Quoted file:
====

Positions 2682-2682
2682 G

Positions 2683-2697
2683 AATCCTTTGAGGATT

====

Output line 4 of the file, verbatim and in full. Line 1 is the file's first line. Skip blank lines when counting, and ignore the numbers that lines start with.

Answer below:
2683 AATCCTTTGAGGATT